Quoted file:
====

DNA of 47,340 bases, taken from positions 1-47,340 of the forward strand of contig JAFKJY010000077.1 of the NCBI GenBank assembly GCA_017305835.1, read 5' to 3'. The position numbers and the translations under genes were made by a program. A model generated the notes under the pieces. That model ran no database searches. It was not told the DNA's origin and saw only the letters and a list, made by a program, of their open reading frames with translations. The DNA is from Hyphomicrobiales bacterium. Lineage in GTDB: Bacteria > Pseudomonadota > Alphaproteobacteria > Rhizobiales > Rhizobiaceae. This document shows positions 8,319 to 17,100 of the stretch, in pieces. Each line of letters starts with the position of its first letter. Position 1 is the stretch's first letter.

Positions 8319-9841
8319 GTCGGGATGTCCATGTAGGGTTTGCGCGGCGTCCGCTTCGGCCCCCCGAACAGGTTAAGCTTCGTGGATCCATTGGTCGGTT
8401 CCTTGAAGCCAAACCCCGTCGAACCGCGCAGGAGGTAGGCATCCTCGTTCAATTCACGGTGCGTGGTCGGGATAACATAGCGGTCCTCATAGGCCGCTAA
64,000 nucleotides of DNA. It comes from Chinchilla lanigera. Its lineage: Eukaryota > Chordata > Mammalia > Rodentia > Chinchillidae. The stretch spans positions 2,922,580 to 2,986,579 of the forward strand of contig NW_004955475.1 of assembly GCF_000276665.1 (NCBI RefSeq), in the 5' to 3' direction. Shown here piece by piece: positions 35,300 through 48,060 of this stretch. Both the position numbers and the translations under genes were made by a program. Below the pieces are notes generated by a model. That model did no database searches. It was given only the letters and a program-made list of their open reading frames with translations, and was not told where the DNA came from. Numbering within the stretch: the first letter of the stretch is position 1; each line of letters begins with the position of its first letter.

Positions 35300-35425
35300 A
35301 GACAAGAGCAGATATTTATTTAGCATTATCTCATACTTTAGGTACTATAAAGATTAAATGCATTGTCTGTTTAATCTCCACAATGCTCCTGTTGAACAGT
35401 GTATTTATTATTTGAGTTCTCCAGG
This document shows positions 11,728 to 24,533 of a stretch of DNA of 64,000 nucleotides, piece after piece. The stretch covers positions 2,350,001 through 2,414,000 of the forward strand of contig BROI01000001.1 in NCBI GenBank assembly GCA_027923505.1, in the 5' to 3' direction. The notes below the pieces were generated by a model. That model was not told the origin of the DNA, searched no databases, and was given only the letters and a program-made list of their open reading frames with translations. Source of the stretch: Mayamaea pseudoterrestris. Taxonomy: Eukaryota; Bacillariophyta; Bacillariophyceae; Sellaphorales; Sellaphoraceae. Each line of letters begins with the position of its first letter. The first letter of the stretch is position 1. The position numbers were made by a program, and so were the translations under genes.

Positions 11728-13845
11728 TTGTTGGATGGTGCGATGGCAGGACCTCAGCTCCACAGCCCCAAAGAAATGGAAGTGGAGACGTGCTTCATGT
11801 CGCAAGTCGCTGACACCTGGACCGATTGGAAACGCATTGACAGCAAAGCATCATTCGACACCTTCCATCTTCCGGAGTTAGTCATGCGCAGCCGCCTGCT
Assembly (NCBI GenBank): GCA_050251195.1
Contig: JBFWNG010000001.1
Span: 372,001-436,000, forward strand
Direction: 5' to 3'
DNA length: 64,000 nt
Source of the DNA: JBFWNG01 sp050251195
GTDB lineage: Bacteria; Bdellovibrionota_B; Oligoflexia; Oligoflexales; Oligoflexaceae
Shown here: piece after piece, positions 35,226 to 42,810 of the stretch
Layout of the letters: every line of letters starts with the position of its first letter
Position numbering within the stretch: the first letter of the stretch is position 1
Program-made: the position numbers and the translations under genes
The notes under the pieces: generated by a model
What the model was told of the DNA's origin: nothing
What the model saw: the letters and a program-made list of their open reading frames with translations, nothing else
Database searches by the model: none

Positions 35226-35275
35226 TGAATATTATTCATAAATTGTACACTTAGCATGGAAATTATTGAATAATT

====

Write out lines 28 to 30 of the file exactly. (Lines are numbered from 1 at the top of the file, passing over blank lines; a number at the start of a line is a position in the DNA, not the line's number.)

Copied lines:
Database searches by the model: none

Positions 35226-35275
35226 TGAATATTATTCATAAATTGTACACTTAGCATGGAAATTATTGAATAATT